Volume-staged stereotactic radiosurgery for large intracranial arteriovenous malformations

Adeel Ilyas, Dale Ding, H. Robert Hixson, Zhiyuan Xu, Robert M. Starke, Jason P. Sheehan

Research output: Contribution to journalArticlepeer-review

5 Scopus citations

Abstract

Stereotactic radiosurgery (SRS) is an effective treatment option for intracranial arteriovenous malformations (AVM). However, the treatment of large AVMs (nidus volume ≥12 cm3) with single-session SRS alone yields generally poor outcomes. Volume-staged SRS (VS-SRS) is a therapeutic strategy for large AVMs which seeks to avoid the disadvantages of single-session SRS, but reports regarding its efficacy remain limited. The aim of this retrospective cohort study is to assess the outcomes of VS-SRS for large AVMs. We identified all AVM patients who underwent VS-SRS at our institution from 2000 to 2015 with ≥12 months follow-up. Baseline and outcomes data were analyzed. A total of 12 patients were selected for the study cohort, with a median age of 30 years. The median maximum AVM diameter and nidus volume were 4.3 cm and 13.6 cm3, respectively. The Spetzler–Martin grade was III and IV each in six AVMs (50%). All patients underwent VS-SRS in two stages, and the median margin dose was 17 Gy for both VS-SRS procedures. The median time interval between the two procedures was three months. After a median radiologic follow-up duration of 39 months, the median degree of AVM volume reduction (evaluable in nine patients) was 87% (range 12–99%). The rates of radiologically evident, symptomatic, and permanent radiation-induced changes were 58%, 25%, and 8%, respectively. There were no cases of post-SRS hemorrhage. VS-SRS substantially reduces the size of large AVMs. A potential role for VS-SRS may be to facilitate subsequent definitive intervention to obliterate a shrunken, residual nidus.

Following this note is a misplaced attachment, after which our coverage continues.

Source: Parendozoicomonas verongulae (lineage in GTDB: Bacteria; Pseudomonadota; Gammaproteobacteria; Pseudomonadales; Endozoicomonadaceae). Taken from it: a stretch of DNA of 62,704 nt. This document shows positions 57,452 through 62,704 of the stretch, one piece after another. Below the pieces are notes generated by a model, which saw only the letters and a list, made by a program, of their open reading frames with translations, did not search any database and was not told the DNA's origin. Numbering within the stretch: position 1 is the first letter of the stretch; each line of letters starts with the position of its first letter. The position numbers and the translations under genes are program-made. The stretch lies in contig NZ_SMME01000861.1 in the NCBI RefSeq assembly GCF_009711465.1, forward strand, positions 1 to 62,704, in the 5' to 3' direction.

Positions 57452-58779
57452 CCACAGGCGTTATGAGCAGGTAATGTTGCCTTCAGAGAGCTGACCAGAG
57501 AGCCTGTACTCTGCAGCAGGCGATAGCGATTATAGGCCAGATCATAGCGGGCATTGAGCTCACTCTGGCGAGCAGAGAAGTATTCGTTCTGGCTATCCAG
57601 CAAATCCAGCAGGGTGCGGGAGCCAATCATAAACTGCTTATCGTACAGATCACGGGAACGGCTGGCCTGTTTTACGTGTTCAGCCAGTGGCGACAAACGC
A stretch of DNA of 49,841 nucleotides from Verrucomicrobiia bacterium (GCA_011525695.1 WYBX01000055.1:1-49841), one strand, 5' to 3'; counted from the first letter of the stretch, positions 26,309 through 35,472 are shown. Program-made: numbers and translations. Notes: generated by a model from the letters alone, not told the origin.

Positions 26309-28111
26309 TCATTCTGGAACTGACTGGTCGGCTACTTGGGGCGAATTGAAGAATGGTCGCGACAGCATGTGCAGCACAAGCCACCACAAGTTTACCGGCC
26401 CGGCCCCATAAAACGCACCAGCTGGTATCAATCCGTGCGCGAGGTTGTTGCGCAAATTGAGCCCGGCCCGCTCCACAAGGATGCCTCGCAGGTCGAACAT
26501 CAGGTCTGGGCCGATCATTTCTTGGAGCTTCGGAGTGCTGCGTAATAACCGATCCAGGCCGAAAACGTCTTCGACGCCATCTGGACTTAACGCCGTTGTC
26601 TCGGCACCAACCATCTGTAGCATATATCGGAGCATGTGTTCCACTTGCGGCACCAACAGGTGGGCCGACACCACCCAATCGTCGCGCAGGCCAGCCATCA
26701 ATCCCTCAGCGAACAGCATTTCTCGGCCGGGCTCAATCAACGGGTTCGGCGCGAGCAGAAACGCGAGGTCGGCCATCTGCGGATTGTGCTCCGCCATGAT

Original languageEnglish (US)
Pages (from-to)202-207
Number of pages6
JournalJournal of Clinical Neuroscience
Volume43
DOIs
StatePublished - Sep 2017
Externally publishedYes

Keywords

  • Gamma Knife
  • Intracranial arteriovenous malformations
  • Intracranial hemorrhages
  • Radiosurgery
  • Stroke
  • Vascular malformations

ASJC Scopus subject areas

  • Surgery
  • Neurology
  • Clinical Neurology
  • Physiology (medical)

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